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Hello I am working on a project that involves the constraints. I checkout the paper of Dirac about the constraints as well as some other resources. But still confuse about the first class and second class constraints.

Suppose, from the Lagrangian, I found two primary constraints $\Phi_a$ and $\Phi_b$. Let $\dot\Phi_a$ and $\dot\Phi_b$ both leads to the secondary constraints $\Sigma_a$ and $\Sigma_b$ respectively. From the consistency condition $\dot\Sigma_a$ leads to a tertiary constraints $\Theta_a$ but $\dot\Sigma_b$ become zero.

Now How can I check which one of them are first-class and which one of them are second-class?

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4 Answers 4

up vote 4 down vote accepted

(1) You have a set of irreducible constraints, $\lbrace \phi_j\rbrace$, both primary and secondary This set of constraints defines a submanifold $M$ within the "full" (unconstrained) phase space.

(2) A function on the phase space is set to be weakly zero if it vanishes when restricted to the constrained submanifold $M$. A function is called strongly zero if its derivatives with respect to the unconstrained phase space coordinates are weakly zero. By definition the constraints are weakly zero, $\phi_j \approx 0$, but not necessarily strongly zero.

(3) A function $F$ defined on the full phase-space is called a first-class function if its Poisson brackets with all constraints vanish weakly. So $F$ is first class if

$$\lbrace F,\phi_j \rbrace \approx 0 $$

for all constraints $\phi_j$. A function is called second class if it's not first class, i.e. if it has one or more non-weakly vanishing Poisson brackets with the constraints.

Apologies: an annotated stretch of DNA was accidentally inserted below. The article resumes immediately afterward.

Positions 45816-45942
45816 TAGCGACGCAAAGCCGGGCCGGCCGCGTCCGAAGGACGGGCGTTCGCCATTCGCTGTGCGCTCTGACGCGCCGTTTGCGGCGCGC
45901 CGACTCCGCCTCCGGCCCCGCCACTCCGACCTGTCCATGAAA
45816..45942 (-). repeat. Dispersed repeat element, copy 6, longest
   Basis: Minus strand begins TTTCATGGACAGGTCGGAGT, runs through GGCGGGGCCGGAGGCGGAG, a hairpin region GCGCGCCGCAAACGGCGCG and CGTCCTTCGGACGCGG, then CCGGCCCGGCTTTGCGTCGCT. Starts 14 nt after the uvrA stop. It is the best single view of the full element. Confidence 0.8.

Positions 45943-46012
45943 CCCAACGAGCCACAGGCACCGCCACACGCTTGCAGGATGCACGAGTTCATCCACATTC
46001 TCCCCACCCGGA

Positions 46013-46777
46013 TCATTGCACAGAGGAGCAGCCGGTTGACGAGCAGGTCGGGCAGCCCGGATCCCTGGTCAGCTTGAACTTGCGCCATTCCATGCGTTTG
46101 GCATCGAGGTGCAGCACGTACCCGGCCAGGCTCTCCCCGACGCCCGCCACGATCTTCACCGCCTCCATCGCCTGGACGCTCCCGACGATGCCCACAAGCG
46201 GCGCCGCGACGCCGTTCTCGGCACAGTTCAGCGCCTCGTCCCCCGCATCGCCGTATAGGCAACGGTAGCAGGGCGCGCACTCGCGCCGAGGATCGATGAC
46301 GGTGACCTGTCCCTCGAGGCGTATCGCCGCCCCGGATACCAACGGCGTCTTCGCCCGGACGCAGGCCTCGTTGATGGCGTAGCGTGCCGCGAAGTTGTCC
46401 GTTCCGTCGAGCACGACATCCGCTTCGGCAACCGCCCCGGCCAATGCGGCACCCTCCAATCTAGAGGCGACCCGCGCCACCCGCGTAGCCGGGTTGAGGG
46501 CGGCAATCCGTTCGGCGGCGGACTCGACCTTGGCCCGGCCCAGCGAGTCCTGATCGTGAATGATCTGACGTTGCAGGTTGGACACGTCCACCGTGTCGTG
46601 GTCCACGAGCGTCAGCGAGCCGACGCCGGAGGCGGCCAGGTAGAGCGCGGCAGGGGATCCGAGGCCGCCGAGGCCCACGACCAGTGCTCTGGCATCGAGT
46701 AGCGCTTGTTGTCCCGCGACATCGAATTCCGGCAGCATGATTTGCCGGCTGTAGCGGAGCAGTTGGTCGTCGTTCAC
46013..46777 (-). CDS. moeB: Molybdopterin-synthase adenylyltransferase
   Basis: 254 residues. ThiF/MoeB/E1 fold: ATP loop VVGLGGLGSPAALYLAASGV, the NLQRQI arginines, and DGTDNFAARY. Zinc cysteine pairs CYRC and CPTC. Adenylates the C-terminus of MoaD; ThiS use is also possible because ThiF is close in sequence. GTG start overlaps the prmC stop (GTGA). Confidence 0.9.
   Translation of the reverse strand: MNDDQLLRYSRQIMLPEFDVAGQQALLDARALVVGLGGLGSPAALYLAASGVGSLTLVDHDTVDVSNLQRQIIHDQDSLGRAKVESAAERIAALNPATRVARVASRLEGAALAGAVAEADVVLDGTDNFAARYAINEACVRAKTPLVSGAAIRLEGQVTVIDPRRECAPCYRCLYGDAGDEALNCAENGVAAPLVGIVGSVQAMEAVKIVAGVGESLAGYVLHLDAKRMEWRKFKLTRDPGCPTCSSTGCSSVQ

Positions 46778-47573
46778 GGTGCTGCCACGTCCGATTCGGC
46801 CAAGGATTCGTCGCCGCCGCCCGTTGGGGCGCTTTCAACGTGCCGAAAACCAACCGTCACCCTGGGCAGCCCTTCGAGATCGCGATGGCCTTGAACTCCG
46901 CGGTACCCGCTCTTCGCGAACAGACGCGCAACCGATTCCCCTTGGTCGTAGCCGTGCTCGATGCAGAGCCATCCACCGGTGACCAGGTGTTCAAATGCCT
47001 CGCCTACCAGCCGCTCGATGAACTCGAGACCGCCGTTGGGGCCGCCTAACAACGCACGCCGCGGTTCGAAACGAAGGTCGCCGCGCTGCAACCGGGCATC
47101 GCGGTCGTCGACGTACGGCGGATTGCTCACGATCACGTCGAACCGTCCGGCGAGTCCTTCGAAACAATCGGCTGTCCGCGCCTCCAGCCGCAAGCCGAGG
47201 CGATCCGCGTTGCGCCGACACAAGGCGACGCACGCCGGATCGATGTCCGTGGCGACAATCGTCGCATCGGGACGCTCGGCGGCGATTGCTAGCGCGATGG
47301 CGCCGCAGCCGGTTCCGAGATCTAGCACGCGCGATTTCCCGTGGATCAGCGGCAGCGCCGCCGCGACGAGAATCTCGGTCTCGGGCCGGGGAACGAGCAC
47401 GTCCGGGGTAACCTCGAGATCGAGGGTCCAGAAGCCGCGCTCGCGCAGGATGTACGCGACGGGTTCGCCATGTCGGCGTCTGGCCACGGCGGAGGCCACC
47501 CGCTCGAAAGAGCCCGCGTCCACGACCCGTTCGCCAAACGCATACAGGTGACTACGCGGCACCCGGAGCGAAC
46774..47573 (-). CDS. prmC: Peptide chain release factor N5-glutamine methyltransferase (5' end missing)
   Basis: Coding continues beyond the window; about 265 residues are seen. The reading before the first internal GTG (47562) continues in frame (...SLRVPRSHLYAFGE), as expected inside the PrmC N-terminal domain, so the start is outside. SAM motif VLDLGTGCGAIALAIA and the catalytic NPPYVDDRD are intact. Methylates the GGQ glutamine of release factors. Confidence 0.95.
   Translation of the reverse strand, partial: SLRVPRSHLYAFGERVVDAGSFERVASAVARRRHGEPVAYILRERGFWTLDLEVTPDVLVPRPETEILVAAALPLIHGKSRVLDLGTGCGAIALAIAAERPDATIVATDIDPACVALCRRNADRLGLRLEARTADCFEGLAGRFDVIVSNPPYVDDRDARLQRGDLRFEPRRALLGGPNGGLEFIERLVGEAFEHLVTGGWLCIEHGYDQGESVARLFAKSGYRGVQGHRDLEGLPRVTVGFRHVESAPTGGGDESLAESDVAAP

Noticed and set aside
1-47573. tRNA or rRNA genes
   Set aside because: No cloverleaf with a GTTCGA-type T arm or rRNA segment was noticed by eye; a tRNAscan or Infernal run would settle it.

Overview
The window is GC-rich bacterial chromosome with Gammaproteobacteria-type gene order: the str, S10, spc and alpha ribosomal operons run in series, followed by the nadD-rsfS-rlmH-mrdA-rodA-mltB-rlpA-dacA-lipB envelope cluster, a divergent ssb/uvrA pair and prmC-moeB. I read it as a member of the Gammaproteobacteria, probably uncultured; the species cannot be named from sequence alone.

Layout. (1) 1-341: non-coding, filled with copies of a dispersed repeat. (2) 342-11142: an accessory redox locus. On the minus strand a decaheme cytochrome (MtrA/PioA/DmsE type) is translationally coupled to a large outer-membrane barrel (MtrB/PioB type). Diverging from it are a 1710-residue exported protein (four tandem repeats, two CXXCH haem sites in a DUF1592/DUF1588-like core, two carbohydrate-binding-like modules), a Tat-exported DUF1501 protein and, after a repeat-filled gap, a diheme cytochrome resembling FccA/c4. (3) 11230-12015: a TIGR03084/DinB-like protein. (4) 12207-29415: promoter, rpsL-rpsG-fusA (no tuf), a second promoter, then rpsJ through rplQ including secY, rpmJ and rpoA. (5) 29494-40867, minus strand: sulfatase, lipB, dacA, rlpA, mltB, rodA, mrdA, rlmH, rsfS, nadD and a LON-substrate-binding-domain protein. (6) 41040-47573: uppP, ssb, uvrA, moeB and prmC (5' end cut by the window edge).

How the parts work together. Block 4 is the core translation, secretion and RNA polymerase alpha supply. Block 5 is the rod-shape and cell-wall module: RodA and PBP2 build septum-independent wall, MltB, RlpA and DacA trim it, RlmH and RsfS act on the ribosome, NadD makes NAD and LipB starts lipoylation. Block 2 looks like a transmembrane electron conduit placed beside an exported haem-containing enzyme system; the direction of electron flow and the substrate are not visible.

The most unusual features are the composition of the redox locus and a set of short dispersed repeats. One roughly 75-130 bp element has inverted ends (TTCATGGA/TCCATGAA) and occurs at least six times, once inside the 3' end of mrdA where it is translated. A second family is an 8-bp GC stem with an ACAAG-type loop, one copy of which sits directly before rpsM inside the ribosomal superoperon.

(3') Just as a reminder: the derivatives in the Poisson bracket are calculated in the full phase space, i.e. the momenta and coordinates $(p,q)$ are treated as independent, such that you can calculate the derivatives $\delta F/\delta q$ and $\delta F / \delta p$. Then after this differentiation you apply the constraint equations to see if the Poisson bracket vanishes weakly.

(4) Then finally: a constraint is first or second class if all its Poisson bracket with the remaining constraints vanish weakly.

(5) Second class constrained are not too difficult to deal with (i.e. when quantizing the system). First class constraints form a much larger obstacle. They are the generators of gauge transformations.

I can highly recommend the book by Hennaux and Teitelboim.

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Suppose in a system of N degrees of freedom, I got M 1st class and S 2nd class constraints.So my degrees of freedom would be N-2M-S for phase space. But how can I calculate the degrees of freedom in configuration space? –  aries0152 Aug 23 '12 at 4:07

If a constraint vanishes Poisson bracket with all other constraints, it is first-class, otherwise second-classs.

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Maybe you could elaborate in your answer? –  Manishearth Dec 20 '12 at 19:48
    
In a constrained system there are $\phi_i\approx 0 (i=1,2,\dots,n)$. If a constraint $\phi_{\alpha}$ vanishes $\{\phi_{\alpha},\phi_j\}\approx 0 (j=1,2,\dots,n)$, the constraint $\phi_{\alpha}$ is first-class, otherwise it is second-class. –  Yong-Long Wang Dec 29 '12 at 13:46
    
Oh, don't explain it in the comments to me, hit "edit" on your answer and elaborate there :) –  Manishearth Dec 29 '12 at 13:56

In the answer below I will not go into relation between Lagrangian and Hamiltonian formalism for the case of constrained systems but will simply restrict to the meaning of constraints (the way I understand it) in Hamiltonian formalism :-

Suppose you are given with a phase space $P$ with variables $(q_1,..,q_n;p_1,..,p_n)$. Ordinarily one deals with "unconstrained systems". Which means you are only given with a Hamiltonian $H$; and all solutions to equations of motion are allowed. That is there is no restriction on dynamics.